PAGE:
This chapter utilizes the economic theory of organizations to provide an analysis of central banking and the U.S. Federal Reserve System. Challenges to independent central banking systems such as information issues regarding the optimal quantity of money for society and bureaucratic issues are explored. The role and performance of the Federal Reserve leading up to the Great Recession and during the aftermath are assessed. Federal Reserve independence and power are explored. The chapter debates the need for a central bank, ultimately concluding with a discussion of alternatives to the current state of central banking. Keywords: Monetary policy, Federal Reserve, entrepreneurship
Roisin Lyons, Theodore Lynn and Ciarán Mac an Bhaird
In instances where students work together in teams, social loafing is a phenomenon whereby students fail to contribute fairly. This chapter assesses the level of social loafing which occurs in an entrepreneurship education context, using a sample of 269 student teams (232 undergraduate and 37 postgraduate) from an Irish university. Social loafing was discussed using the Collective Effort Model as the theoretical model, where it was hypothesized that the effort the team invested in the creation of the team governance contract (‘the team signatory code’) would predict performance and social loafing. Results indicated that for both groups collective effort significantly predicted team performance. Social loafing did not have a significant relationship with performance in the undergraduate class group; however, a significant and negative relationship was viewed with the postgraduate group. This may be an indication that there may be more students willing to do more than their fair share to prevent overall poor team performance in younger cohorts. The chapter adds to the growing body of knowledge surrounding teamwork in entrepreneurship education, and offers findings supporting the use of the team-signatory code in this context.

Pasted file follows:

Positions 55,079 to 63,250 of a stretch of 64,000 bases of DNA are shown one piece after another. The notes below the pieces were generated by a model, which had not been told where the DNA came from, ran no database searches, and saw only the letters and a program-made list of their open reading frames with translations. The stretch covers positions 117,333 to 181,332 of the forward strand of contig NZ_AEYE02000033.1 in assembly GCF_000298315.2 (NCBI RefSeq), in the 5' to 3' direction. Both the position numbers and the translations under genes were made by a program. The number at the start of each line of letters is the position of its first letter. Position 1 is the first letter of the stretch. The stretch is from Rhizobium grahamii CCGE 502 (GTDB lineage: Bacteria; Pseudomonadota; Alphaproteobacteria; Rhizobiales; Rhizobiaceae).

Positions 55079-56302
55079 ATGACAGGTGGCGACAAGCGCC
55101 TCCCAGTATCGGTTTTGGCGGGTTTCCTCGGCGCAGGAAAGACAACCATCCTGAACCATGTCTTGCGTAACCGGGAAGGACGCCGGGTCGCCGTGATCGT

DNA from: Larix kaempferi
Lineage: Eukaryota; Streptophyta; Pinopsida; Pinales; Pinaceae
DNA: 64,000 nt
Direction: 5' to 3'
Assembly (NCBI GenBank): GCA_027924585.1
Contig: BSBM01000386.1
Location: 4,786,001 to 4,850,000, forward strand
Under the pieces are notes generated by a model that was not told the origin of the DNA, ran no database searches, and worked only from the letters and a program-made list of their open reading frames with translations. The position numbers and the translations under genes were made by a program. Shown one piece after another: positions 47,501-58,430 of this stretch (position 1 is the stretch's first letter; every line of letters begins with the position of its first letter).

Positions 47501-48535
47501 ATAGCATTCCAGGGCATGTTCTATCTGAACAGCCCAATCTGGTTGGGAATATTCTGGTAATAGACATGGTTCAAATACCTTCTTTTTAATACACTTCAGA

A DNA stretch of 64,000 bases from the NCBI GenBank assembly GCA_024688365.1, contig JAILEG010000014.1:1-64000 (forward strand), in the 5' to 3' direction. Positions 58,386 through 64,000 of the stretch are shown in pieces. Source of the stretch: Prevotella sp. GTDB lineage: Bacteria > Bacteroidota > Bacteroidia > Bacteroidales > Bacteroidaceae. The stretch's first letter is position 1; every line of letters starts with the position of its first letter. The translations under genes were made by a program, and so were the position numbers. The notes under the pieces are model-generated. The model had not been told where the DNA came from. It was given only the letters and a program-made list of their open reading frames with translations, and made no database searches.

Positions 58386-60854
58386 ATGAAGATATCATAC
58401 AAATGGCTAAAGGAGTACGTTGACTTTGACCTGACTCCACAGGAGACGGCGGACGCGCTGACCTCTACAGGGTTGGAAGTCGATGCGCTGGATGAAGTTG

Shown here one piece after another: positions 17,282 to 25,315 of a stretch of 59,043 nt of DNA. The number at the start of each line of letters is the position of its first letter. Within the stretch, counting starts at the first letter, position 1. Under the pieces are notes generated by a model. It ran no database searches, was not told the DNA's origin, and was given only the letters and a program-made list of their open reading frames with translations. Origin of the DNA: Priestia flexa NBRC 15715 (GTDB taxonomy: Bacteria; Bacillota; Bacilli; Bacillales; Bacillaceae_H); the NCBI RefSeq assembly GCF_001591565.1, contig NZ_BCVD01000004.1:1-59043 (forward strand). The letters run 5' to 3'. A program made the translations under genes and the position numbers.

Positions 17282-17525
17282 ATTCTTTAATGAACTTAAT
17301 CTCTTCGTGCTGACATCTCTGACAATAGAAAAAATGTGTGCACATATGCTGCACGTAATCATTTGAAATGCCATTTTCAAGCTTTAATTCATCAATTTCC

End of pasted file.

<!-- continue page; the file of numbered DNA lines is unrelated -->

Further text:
Pavel A. Yakovlev and Saurav Roychoudhury
In this chapter, we review different types of entrepreneurship and the institutional environment in which they prosper, followed by a more detailed analysis of how government regulations and taxation may affect entrepreneurial and migration decisions. Several studies suggest that entrepreneurship and migration go hand in hand. Unfortunately, U.S. government policy has not always been kind to domestic and immigrant entrepreneurs alike. This chapter discusses how major U.S. government regulations in general, and taxes in particular, impose a significant burden on productive entrepreneurs, especially on those who run a small business. Particular attention is paid to the estate tax, which may have a disproportionate negative effect on small firms. Keywords: Entrepreneurship, regulation, taxation, migration
James Fetzner and Gregory M. Randolph
Regulation impacts the activities of entrepreneurs in a fundamental and continuous way. Scholars and policymakers have considered the impact of regulation and attempting to promote regulatory reform for decades, with only modest success on both fronts. We seek in this chapter to delve deeper, and afresh, into this critical subject matter in hopes of stimulating creative academic and public thought and conversation. Regulation at the federal level in the U.S. is examined through the utilization of several regulatory survey studies. The rationale for the use of regulation is discussed, focusing on the costs and benefits associated with different methods available to address economic and social problems. The chapter concludes by providing an overview of the current regulatory process in the U.S. and reviewing potential reforms aimed at improving regulatory performance. Keywords: Regulation, entrepreneurship, regulatory reform
Edited by Gregory M. Randolph, Michael T. Tasto and Robert F. Salvino Jr.
Mohd Rashan Shah Robuan, Inmaculada Jaén and Francisco Liñán